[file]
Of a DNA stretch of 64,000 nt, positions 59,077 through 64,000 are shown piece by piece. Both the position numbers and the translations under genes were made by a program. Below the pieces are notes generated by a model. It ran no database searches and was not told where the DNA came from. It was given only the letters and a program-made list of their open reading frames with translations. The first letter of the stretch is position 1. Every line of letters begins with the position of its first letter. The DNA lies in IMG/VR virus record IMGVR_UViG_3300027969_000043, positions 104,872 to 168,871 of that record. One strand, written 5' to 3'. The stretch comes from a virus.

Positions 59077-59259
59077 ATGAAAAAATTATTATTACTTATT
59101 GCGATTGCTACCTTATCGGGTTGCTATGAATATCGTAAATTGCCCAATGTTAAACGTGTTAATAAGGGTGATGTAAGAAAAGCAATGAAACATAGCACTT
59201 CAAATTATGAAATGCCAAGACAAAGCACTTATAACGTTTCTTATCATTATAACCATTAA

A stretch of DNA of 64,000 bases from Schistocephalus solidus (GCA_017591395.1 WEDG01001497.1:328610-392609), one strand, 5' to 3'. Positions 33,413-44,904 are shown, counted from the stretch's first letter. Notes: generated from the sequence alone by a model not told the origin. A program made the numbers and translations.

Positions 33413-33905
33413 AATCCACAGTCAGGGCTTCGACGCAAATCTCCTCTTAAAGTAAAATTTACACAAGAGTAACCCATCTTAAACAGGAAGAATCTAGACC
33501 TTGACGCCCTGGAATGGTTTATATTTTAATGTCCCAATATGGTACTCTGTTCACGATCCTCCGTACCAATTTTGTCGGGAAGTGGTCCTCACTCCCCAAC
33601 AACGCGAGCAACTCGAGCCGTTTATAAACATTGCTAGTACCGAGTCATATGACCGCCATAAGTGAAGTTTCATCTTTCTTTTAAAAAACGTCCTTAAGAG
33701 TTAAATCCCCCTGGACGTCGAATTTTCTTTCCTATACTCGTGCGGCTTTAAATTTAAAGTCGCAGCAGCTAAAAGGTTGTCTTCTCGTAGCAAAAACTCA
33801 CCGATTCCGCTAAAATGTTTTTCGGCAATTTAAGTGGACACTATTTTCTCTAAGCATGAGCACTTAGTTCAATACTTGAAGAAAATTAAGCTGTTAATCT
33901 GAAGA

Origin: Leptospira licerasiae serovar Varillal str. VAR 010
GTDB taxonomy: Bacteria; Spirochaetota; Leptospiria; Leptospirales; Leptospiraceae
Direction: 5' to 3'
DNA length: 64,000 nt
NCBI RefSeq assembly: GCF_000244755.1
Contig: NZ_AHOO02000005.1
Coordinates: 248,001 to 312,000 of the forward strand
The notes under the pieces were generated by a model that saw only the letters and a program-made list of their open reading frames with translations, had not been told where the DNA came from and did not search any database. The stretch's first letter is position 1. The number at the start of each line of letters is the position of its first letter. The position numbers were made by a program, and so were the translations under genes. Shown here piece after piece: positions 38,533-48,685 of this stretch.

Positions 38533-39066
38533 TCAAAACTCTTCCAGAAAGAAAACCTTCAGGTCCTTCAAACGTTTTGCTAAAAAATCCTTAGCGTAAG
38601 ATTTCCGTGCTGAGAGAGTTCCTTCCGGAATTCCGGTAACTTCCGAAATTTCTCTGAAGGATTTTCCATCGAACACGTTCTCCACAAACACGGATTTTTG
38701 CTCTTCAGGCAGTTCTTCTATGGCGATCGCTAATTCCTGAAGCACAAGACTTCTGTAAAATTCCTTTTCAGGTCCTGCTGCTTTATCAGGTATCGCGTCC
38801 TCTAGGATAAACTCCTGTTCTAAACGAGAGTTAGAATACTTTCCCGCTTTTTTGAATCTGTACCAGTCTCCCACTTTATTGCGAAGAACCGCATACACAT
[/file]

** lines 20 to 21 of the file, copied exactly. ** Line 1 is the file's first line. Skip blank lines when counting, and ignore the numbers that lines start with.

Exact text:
Coordinates: 248,001 to 312,000 of the forward strand
The notes under the pieces were generated by a model that saw only the letters and a program-made list of their open reading frames with translations, had not been told where the DNA came from and did not search any database. The stretch's first letter is position 1. The number at the start of each line of letters is the position of its first letter. The position numbers were made by a program, and so were the translations under genes. Shown here piece after piece: positions 38,533-48,685 of this stretch.